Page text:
Another CFO at a Stamford-based company, Todd Jordan of Hedgeye Risk Management, explained that his firm provides equity research to institutional investors, hedge funds and mutual funds, which could be a good cause for insomnia in view of regulatory oversight, especially with the threat of insider trading.

“We have to be very, very careful,” he said. “And the good news is why I get a little bit of sleep every night is because we’ve been on this since we started the firm in 2008. When we started, we had a little bit of an anti-Wall Street angle. We are not a traditional company on Wall Street, we are open and transparent and completely unconflicted with our research. Right from the start, we put into place some very, very strong compliance infrastructure and we have an in-house compliance team. They read our research and read every single email, both internal and external. We have to do this.”

Michael Kinney of Fairfield’s Sacred Heart University noted his sleepless nights were tied to the institution’s $450 million investment in new facilities, which he said was accomplished with very conservative accounting.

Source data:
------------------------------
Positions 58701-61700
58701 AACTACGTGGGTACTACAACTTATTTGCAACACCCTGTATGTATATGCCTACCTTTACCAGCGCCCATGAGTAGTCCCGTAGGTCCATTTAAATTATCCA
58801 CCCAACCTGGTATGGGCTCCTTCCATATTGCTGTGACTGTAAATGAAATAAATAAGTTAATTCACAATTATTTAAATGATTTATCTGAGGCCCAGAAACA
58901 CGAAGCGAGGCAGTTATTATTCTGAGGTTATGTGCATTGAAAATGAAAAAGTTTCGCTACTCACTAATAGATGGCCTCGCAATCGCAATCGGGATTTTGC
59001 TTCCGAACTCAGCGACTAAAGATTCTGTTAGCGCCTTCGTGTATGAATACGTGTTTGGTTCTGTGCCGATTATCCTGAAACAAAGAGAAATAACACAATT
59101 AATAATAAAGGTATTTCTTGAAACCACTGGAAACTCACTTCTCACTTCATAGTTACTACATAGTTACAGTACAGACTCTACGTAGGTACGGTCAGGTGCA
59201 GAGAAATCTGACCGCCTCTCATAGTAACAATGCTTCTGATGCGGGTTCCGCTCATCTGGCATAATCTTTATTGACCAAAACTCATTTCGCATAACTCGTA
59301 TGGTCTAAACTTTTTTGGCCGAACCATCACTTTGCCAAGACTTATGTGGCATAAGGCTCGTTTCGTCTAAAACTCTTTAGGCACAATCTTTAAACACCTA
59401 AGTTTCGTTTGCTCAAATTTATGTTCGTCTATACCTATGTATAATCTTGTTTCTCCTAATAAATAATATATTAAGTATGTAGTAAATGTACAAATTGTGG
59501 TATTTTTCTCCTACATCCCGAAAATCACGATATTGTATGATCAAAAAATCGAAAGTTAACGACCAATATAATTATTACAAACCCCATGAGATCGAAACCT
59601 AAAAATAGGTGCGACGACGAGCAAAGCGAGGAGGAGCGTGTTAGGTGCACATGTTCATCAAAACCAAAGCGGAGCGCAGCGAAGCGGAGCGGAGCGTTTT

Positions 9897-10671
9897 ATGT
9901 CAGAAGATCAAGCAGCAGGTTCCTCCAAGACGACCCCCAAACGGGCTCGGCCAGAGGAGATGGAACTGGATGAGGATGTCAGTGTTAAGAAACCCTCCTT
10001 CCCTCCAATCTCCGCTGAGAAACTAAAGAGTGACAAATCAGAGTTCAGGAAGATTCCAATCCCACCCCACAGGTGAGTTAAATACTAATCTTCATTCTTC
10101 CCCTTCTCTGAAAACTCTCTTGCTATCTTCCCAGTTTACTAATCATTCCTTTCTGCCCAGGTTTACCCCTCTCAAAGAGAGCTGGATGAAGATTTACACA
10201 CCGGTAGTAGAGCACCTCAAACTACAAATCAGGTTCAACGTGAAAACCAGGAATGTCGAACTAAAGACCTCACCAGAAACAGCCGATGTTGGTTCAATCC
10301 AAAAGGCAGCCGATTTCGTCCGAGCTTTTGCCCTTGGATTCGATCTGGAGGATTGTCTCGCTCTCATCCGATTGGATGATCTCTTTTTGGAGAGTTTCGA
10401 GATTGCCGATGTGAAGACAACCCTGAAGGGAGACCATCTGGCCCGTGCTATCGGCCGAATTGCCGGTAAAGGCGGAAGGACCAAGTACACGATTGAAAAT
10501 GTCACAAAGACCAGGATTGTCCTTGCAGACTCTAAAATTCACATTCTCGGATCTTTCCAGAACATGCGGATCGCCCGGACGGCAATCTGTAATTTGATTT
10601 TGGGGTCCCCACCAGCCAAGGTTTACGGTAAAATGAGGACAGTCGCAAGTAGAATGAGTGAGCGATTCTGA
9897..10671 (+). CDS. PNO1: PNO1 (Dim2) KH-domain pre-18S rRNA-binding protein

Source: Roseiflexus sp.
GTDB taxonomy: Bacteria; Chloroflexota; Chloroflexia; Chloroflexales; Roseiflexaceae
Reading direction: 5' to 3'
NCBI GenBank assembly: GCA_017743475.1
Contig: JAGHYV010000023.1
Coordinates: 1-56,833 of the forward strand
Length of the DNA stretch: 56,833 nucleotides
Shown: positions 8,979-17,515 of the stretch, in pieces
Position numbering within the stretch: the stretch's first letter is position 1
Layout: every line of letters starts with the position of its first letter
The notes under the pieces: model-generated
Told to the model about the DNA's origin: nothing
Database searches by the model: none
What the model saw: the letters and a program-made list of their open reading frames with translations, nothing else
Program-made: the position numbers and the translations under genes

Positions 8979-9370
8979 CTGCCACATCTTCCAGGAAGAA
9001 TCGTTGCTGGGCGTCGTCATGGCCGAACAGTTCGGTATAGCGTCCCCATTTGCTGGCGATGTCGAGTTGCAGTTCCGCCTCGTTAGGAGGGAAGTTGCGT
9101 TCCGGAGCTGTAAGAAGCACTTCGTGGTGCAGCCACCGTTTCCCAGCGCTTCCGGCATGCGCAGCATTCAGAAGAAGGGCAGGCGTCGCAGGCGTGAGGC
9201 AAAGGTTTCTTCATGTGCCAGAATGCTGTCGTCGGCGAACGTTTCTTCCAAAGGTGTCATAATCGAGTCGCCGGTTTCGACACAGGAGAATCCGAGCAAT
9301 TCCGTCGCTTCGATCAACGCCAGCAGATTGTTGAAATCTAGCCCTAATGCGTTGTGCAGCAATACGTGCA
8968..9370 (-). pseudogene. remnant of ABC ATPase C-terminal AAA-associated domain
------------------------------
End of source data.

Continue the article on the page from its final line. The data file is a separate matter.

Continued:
“We worked everything on margins,” he said, adding that took responsibility for the university’s most prominent real estate transaction. “You are looking at the character who convinced the board to purchase the General Electric headquarters. And what were we going to do with that? We were going to turn that into one of the finest business, engineering and technology centers in the Northeast.”

Kinney earned one of the evening’s biggest laughs by jokingly inviting the awards ceremony audience to lend a hand and a few dollars on behalf of the university. “As you walk out, there are pledge cards out there,” he beamed. “Any amount will do, we
are not proud.”

A more somber consideration was offered by another educational institution CFO, Elio Longo of Westport Public School. “I am concerned, as a public-sector financial officer, that we operate under a new paradigm of uncertain economic times,” he said. “We do not produce widgets. I cannot assist in creating a new market share or increasing the size of the market. We are in the business of preparing children for the 21st century and beyond. The decision as a public sector finance officer rests on this, as well as economizing the very limited amount of funds available at a local level and at a state level.”